While acting in the US drama Suits, Toronto became an adopted city for Meghan. It is home to her friends, Jessica and Ben Mulroney, the city's "most polished power couple", according to Toronto Life magazine.
It is likely that the family would spend time in Meghan's US homeland too - her mother, Doria Ragland, lives in California.
Her father, Thomas Markle, with whom Meghan has little contact, lives in Mexico.
What's behind the decision?
Many months of reflection and internal discussions, they said.
In October, the public got a glimpse into the couple's mindset in an ITV documentary filmed during a tour of Africa.
The Duchess of Sussex admitted adjusting to royal life had been "hard" and she had not been prepared for the intensity of the media scrutiny, despite warnings from her British friends that the tabloids could "destroy" her life.
Asked whether she was coping, Meghan, a new mother, said: "I have said for a long time to H - that is what I call him - it's not enough to just survive something, that's not the point of life. You have got to thrive."
Prince Harry also described his mental health and the way he deals with the pressures of his life as a matter of "constant management".
Following their decision to step back as senior royals, BBC royal correspondent Jonny Dymond said there were "great chunks" of the job that the couple "simply could not stand", while Harry "hated the cameras and was visibly bored by the ceremonial".
Towards the end of last year, Prince Harry said he and Meghan were to take legal action against the Mail on Sunday over a claim it unlawfully published one of her private letters. The paper stands by its story.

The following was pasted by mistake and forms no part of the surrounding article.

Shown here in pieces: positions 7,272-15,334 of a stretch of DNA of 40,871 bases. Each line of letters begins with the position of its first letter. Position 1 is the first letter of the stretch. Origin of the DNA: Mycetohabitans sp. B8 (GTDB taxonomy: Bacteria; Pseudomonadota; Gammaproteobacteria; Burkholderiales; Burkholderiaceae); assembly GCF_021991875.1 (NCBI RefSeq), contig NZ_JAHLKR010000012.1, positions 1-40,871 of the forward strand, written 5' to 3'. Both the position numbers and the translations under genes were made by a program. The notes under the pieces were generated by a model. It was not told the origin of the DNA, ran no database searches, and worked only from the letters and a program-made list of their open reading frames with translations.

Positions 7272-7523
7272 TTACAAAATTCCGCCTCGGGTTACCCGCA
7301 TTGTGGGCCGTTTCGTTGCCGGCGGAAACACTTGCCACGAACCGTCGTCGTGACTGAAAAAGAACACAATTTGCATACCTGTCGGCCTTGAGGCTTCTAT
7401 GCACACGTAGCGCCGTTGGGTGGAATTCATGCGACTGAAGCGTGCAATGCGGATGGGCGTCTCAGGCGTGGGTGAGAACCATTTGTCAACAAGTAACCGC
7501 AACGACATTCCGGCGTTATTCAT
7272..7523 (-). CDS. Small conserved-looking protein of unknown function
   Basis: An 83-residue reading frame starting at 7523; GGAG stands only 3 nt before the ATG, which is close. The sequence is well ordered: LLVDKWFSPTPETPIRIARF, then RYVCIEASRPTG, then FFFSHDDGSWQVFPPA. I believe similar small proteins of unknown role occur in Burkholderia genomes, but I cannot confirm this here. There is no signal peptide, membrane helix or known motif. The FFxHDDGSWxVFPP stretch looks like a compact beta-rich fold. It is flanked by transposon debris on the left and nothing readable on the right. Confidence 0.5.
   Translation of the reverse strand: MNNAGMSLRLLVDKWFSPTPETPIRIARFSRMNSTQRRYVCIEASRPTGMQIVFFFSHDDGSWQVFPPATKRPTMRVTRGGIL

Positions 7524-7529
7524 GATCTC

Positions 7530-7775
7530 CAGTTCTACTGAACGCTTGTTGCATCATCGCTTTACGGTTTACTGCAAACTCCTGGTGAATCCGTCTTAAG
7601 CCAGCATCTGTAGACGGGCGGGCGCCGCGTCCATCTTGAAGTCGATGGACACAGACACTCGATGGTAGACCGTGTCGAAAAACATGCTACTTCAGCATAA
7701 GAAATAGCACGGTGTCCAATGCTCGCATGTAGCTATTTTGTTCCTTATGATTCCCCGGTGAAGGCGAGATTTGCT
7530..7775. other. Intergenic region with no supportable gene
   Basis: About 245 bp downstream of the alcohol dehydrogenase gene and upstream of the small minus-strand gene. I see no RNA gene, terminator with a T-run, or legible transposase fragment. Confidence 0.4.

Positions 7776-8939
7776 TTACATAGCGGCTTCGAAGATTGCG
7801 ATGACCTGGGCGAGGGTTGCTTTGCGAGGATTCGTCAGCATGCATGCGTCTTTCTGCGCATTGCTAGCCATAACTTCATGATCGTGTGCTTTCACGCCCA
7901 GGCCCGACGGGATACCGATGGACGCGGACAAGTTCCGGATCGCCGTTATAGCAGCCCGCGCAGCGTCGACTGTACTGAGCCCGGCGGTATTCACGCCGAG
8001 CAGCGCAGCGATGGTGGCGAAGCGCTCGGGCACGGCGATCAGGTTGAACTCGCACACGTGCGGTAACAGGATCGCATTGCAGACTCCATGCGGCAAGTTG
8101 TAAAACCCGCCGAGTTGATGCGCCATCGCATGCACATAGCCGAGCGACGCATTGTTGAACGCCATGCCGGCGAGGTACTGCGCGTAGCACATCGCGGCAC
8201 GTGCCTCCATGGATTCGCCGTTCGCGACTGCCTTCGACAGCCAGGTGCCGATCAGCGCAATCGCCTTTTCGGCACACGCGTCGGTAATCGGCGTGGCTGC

At the time, an unrestrained Harry said: "I lost my mother and now I watch my wife falling victim to the same powerful forces."
Referring to his mother, Diana, Princess of Wales' sudden death in 1997, he said: "I've seen what happens when someone I love is commoditised to the point that they are no longer treated or seen as a real person."
What else have they said?
Following the announcement from the Queen that the couple were stepping back from royal duties and can no longer formally represent the Queen, Buckingham Palace said the Sussexes have made clear that everything they do will "continue to uphold the values of Her Majesty".
While no details have been given about security arrangements for the couple, the statement said "there are well-established and independent processes to determine the need for publicly-funded security".
Harry and Meghan had also updated the section of their website which outlines their attitude to the media.
The duke and duchess said they would be adopting a "revised media approach to ensure diverse and open access of their work" in 2020.
Included in this new strategy, Harry and Meghan said they would "engage with grassroots media organisations and young, up-and-coming journalists".
They will also pull out of the so-called royal rota system, where journalists and media representatives are given exclusive passes to cover royal engagements on the understanding they share all the material they gather.
"The current system predates the dramatic transformation of news reporting in the digital age," the couple said in a statement on their website.
Under a heading asking what Harry and Meghan's stance is on the media in general, the couple said they believe in a "free, strong and open media" which "upholds accuracy and fosters inclusivity, diversity and tolerance".
"Their Royal Highnesses recognise that their roles as members of the Royal Family are subject to interest, and they welcome accurate and honest media reporting as well as being held to account if appropriate. Equally, like every member of society, they also value privacy as individuals and as a family."
The couple said they would continue to use social media, including their Instagram account which has 10.1m followers, to "personally share moments in their lives directly with members of the public".